How to Make Healthy Habits Online

Strategy, marketing, and all the ugly words we associate with the secular world make it difficult for the church body to embrace media. How do we turn our online habits into healthy habits and use strategy? Tony Whittaker wrote, Why Bother with Strategies for Lausanne Media Engagement Network, and he says,

“Some people might ask, “Why do we need evangelistic strategies at all? Surely we are just called on to preach the gospel, plain and straight, and leave God to do the rest?” Even the words ‘communication strategies’ may seem to imply worldly marketing methods rather than a dependence on the power of the gospel through the Holy Spirit. There are a number of answers to this very reasonable question. The Word ‘preach’ does not just mean ‘one-way verbal communication’ – as in a sermon or evangelistic address. It has a much broader sense – ‘to effectively communicate’. If the receivers have not understood the message, real communication has probably not occurred. The word ‘communicate’ also has a root meaning that helps us: that of ‘communing’ or interacting over ‘common’ ground.”

This article effectively outlines what that strategy should look like and gives ideas. All strategy employed must begin with prayer. My prayer has always come from Matthew 4:19 of the CEB when Jesus promises to show us how to reach people. Marketing or strategy are simply methods used to get information in front of people in a format they can understand so a conversation can happen. Social Media is built around relationships. How can we build relationships with people if we don’t show them some common ground? People in ministry aren’t the only ones who should pay attention to strategy. Everyone is capable of learning new things and should seek to understand the communication tools marketers and ministry partners use. Because each person has a social media profile, each person can prayerfully determine the audience they wish to reach, but don’t be a preacher.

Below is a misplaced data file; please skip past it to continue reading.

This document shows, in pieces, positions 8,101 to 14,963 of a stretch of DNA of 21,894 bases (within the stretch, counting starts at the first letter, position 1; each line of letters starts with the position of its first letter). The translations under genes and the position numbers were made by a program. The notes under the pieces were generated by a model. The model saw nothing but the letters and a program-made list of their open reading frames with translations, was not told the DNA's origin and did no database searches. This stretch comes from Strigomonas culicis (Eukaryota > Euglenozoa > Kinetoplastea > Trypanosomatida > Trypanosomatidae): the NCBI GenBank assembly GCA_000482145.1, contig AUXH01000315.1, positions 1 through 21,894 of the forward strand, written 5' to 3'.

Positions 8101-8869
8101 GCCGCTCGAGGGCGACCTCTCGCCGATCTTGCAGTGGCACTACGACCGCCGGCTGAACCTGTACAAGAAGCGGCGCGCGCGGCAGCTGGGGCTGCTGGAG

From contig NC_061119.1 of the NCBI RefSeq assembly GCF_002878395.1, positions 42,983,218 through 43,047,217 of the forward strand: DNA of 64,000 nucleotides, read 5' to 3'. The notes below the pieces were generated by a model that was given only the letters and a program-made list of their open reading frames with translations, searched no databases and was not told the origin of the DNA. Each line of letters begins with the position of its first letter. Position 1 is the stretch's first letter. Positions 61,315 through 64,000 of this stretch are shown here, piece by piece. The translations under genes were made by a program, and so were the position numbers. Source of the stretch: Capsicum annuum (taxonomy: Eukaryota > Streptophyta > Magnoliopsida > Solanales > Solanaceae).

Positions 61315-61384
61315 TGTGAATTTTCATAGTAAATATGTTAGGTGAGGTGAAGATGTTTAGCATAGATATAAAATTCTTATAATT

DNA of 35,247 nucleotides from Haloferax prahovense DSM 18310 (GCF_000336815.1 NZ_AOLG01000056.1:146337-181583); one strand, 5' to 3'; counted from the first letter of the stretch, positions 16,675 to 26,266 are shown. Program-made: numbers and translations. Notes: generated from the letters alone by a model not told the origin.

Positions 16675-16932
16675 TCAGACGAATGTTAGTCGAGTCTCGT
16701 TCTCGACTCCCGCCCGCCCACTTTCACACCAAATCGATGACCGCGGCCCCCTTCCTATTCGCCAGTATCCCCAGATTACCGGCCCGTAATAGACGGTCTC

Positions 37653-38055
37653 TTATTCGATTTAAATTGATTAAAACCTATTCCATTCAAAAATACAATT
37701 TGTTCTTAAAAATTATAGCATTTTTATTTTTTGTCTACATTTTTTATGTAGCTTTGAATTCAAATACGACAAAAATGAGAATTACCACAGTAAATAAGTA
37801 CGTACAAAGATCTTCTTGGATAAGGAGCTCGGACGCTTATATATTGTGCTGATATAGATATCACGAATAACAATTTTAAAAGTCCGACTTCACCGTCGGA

Communicate. Talk to people. Converse. 

An article about Google search terms years ago reminds me daily that God is asking us to serve outside the walls of the church. In that article, the writer said suicide was a term searched from midnight on. Maybe some of us ought to take the night shift on social media and learn to listen, armed with resources to give when the moment calls for it?

Sometimes, I think the church needs to re-learn how to make a conversation. Like in church when someone asks in passing, “How are you?” to which “fine” is the expected answer, a reaction or like shouldn’t be the only responses online. How you converse or respond to someone is up to you, but social media allows us to have conversations at any time of day or night.

In either case, you are online whether by boredom or just to see the grandkids’ photo. You’ve developed a habit with your phone. Let’s make your online habits healthy:

  • Are you talking or preaching? Are you listening?
  • Are you preaching to the choir or are you making a difference?
  • Is your social media a pulpit for your favorite political party?
  • Are you aware of trigger words with people you are friends with? How are you using your words online? Do you know the people you friend?
  • Do you pray for a people group? Is your social media friendly to that people group or religion? Your social media can connect with them personally.

If communication shuts down because of a disagreement, your opportunity is lost. Do everything possible to keep that line open. How you post online is really determined by who you have friended, where they are from, and what they believe. Social Media is known for its dark side. Ask the Lord to show you HOW to follow Him and HOW to build good friendships online so we allow God to shine a light through it.

Like Owning a Truck…

An old saying goes like this, “When you own a truck, you always have friends” (or something like that). Meaning, everyone knows the truck owners in the neighborhood. They are called when a need arises to transport furniture. Bumper stickers on trucks protest: “Yes, this is my truck; No, I won’t help you move.” As a technologist with WorldVenture, I often get asked for help with online marketing. The line between ministry and being helpful is often blurred.